Joe Wicks, The Body Coach, Admits “I’m Addicted to My Phone”

·3-min read

Reading this on your phone? Maybe in a meeting or while you’re watching TV? Maybe you were doing something else and aren’t sure how you ended up here? Joe Wicks has something to say about that.

Taking to Instagram today, the nation’s favourite PE teacher has spoken out on a topic familiar to many of us, but little discussed; phone addiction.

“I’m addicted to my phone” Wicks states. “I recently took 5 days off social media and stayed off my phone as much as possible to really connect with the kids. It wasn’t easy unplugging, but it really opened my eyes to just how much I struggle with it on a daily basis”.

The raw and passionate post highlights Wicks’ struggles and the way in which phones intrude on our daily lives. “I am unable to stay focused on a single task without getting distracted by my phone. My brain is constantly seeking some other form of distraction and stimulation and it’s 100 per cent of the time coming from me picking up my phone”.

He goes on to speak candidly about the impact this has on his mental health.“The phone is the source of distraction for my brain but also the source of almost every single negative emotion I feel in a day. Anger, frustration, impatience around the kids, intolerance, stress, insecurities, anxiety all usually stems from looking at my phone”.

With 4.3 million Instagram followers, social media has been a powerful force in establishing Wicks’ career. But, he admits, it’s had a huge impact on his mind and ability to be present.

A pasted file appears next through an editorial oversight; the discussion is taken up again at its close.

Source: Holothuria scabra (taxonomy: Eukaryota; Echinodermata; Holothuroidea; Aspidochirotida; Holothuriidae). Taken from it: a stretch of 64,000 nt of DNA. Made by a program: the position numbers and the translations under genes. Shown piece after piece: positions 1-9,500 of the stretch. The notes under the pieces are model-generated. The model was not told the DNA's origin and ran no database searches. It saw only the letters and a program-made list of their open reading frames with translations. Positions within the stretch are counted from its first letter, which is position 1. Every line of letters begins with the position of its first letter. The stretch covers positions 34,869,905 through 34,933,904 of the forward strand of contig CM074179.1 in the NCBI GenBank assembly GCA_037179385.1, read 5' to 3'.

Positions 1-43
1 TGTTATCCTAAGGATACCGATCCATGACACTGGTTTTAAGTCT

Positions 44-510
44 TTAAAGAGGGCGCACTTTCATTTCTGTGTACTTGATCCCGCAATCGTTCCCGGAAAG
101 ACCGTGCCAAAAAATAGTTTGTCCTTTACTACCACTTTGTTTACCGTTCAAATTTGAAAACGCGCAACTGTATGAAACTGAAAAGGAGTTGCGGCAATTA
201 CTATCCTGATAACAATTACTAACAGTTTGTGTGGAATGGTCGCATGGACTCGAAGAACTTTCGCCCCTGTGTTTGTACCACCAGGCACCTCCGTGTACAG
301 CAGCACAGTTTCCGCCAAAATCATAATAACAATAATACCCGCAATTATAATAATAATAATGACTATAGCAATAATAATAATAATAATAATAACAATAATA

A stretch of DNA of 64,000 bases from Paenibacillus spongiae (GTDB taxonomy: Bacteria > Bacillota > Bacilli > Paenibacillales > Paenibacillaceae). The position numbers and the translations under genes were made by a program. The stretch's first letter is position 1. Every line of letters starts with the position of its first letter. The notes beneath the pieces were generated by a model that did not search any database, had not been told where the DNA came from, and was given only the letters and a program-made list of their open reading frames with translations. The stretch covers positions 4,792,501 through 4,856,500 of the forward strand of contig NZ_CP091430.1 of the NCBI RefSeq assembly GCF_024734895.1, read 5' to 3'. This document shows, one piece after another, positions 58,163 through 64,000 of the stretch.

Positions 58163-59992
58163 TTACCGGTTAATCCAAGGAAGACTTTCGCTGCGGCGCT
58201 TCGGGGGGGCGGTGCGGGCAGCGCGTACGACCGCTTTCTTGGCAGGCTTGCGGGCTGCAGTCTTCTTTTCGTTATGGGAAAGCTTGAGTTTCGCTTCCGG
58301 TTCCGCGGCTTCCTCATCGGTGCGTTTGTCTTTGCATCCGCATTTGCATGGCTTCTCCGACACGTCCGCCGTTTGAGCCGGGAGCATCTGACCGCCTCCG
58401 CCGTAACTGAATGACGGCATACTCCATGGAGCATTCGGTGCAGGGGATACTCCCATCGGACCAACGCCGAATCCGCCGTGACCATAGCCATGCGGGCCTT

“I realised that I see the world through the lens of social media content. With a constant urge to record, curate and share everything. This [sic] effects my ability to feel truly present in the moment and appreciate what’s right in front of me”.

Photo credit: Getty Images - Getty Images
Photo credit: Getty Images - Getty Images

He also opens up about the constant pressure to respond to the thousands of communications he receives every day – and the sense of failure he feels in the face of this impossible task.

“I have this impulse and obsession to respond instantly to the constants DMs I get, to emails and WhatsApps from everyone at all hours of the day or night. In my mind nothing can wait… Even after a day of replying it never feels like I’ve done enough because I can’t reply to them all”.

He is candid, too, about his justification of phone use. “I justify the use of my phone for work but in reality, I’m probably 30 per cent productive with it and actually helping my community and 70 per cent of the time I’m just consuming mindless content, distracting myself, getting triggered and annoying myself, eternally scrolling and just avoiding something else”.

Wicks said his five-day phone detox made him realise how hard his children have to work to get his attention “and how many moments I’ve missed because of the use of my phone… I get sucked into this infinite loop where I’m constantly picking up my phone and refreshing my newsfeeds on all my channels without thinking”.

While you may secretly know your phone use borders on unhealthy, it’s likely you sweep this inconvenient truth under the carpet. Wicks’ openness on the topic and it’s impact on daily life has clearly hit a mark – with hundreds of thousands of comments fervently agreeing this is is an issue.

“There is physical and emotional addiction to our phones that I think we are all experiencing to and extend," he said. "It’s something we have to get a hold on. It’s about learning to detach from the phone. To set boundaries and win back some hours in the day when you put the phone away".

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